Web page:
Hellebores mostly originate in inland regions of central and southern Europe. The main concentration of helleborus species in the wild is found in the mountainous Balkans. Hellebores are found as far west as Spain and Britain and as far east as Turkey and the Republic of Georgia. Helleborus argutifolius and H. lividus are found on the Mediterranean islands of Corsica and Majorca respectively. But by far the most geographically isolated species is the rare Chinese species Helleborus thibetanus.
Helleborus niger (left) is a member of the Ranunculaceae, or buttercup family, and is related to clematis, aquilegias and delphiniums. As with some other members of the Ranunculaceae family, hellebores are poisonous if consumed. Despite their common name, hellebores are not closely related to the genus Rosa. Helleborus niger has pure white blossoms which bloom at Christmas time in the northern hemisphere, hence the common name Christmas Rose. Niger, the species name and meaning black, refers to the dark-coloured roots.
The name Winter Rose or Lenten Rose refers to Helleborus x hybridus, previously known as Helleborus orientalis or orientalis hybrids. In the northern hemisphere, they flower in early spring, around the period of Lent, and are also known as Lenten hellebores or oriental hellebores.
The habitat in which hellebores are found in the wild is reasonably diverse. This ranges from semi-alpine to quite hot and dry low altitude areas. However, they are mostly plants of semi-shaded conditions, such as the edges of deciduous woodland, drier in summer and damp in the cooler months. In the home garden, they are
excellent for bringing early colour to shady herbaceous borders and areas between deciduous shrubs and under trees. They are particularly valued by gardeners for their winter and early spring flowering period; the plants are surprisingly frost-resistant and many are evergreen.
There are about 17 different species of helleborus. The most basic way to divide the genus for horticultural purposes is between the ‘caulescent’ (stemmed) and ‘acaulescent’ (unstemmed) species. H. argutifolius is an example of a caulescent species. It has a well-developed above ground stem which carries both true leaves and flowers. The acaulescent species (e.g. H. atrorubens) are shorter, clumping plants with separate leaves and flower stems. This split enables an understanding of the basic growth habit of the different species. H. niger is the exception, not sitting easily in either group.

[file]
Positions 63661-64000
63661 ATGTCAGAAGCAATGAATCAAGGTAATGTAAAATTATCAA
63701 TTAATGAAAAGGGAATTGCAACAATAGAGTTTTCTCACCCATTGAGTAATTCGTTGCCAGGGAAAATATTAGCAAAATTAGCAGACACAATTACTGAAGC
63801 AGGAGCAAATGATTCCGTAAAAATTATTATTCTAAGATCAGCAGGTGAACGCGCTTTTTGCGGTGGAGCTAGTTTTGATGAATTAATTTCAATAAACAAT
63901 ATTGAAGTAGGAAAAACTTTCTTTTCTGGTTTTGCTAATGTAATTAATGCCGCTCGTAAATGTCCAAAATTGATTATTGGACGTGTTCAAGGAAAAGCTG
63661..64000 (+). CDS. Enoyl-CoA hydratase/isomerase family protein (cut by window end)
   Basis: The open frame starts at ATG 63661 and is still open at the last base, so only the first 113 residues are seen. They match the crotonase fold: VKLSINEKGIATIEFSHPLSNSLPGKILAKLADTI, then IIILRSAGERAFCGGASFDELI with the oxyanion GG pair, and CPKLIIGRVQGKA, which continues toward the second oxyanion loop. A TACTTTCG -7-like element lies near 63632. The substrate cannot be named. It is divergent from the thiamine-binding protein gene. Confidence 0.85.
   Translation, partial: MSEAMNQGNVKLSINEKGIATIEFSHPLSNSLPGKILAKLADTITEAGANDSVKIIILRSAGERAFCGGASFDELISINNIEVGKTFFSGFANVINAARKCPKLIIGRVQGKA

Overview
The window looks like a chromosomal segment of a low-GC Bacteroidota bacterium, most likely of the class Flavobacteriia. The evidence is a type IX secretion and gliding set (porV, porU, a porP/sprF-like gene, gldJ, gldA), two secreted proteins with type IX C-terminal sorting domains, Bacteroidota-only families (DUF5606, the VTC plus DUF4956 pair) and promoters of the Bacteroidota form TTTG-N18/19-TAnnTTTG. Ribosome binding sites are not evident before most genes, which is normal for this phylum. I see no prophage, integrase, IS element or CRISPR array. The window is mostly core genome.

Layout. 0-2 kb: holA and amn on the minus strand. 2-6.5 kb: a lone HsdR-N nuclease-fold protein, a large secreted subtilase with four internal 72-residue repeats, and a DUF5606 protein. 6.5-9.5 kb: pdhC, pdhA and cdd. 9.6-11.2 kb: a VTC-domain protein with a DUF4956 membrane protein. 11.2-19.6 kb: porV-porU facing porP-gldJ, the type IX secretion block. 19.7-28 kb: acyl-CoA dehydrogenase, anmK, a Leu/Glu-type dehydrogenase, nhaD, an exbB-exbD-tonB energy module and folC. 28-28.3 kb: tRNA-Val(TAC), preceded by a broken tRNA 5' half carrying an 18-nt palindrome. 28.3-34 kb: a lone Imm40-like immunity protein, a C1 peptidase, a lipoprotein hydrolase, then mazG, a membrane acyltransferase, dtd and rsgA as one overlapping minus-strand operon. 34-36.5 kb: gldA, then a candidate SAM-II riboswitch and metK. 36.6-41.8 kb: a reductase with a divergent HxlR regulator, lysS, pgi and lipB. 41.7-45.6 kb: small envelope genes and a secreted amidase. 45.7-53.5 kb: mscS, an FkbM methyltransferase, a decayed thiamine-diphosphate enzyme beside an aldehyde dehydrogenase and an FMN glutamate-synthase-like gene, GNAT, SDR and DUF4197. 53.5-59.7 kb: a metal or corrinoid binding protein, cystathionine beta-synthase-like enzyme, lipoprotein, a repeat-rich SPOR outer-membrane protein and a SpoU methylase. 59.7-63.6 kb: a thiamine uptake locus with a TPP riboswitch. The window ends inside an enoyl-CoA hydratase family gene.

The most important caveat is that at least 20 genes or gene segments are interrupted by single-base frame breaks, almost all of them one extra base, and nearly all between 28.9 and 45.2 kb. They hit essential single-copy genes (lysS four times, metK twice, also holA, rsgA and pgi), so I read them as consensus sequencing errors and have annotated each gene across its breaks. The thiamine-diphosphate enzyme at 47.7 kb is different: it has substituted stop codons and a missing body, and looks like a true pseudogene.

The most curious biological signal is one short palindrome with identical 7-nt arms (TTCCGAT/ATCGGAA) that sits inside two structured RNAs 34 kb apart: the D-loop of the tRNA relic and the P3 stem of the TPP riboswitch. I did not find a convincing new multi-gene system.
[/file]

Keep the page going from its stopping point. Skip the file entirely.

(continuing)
Helleborus x hybridus are the most commonly found hellebores in the Australian garden. For years labelled incorrectly as ‘H. orientalis’ or ‘H. orientalis hybrids’. As it is now recognised that several different acaulescent species have been involved in the development of these garden origin hybrids over the past 200 years, and H. x hybridus is now recognised as the correct name.
Several of the different helleborus species will hybridise with each other. Helleborus argutifolius and H. lividus are closely related and will hybridise to give the fertile hybrid H. x sternii. H. niger will hybridise with both these two species and with H. thibetanus and H. vesicarius. All of the hellebore species in the Helleborastrum section will hybridise readily.
Basically, hellebores prefer a shady, moist situation in alkaline soil and often grow best under deciduous trees. They look best when planted en masse. At planting time, incorporate plenty of compost into the soil and keep well mulched. Water well, particularly during summer. Remove dead foliage and flowers, but otherwise do not prune. The growth cycle of hellebores is the opposite of many plants. Hellebores kick into growth in autumn, flower during winter and put on lots of new leafy growth in late winter to early spring.
Hellebores make good cut flowers if picked when mature, but immature flowers will wilt in a vase. They last for weeks slowly fading and changingcolour. They are excellent in float bowls.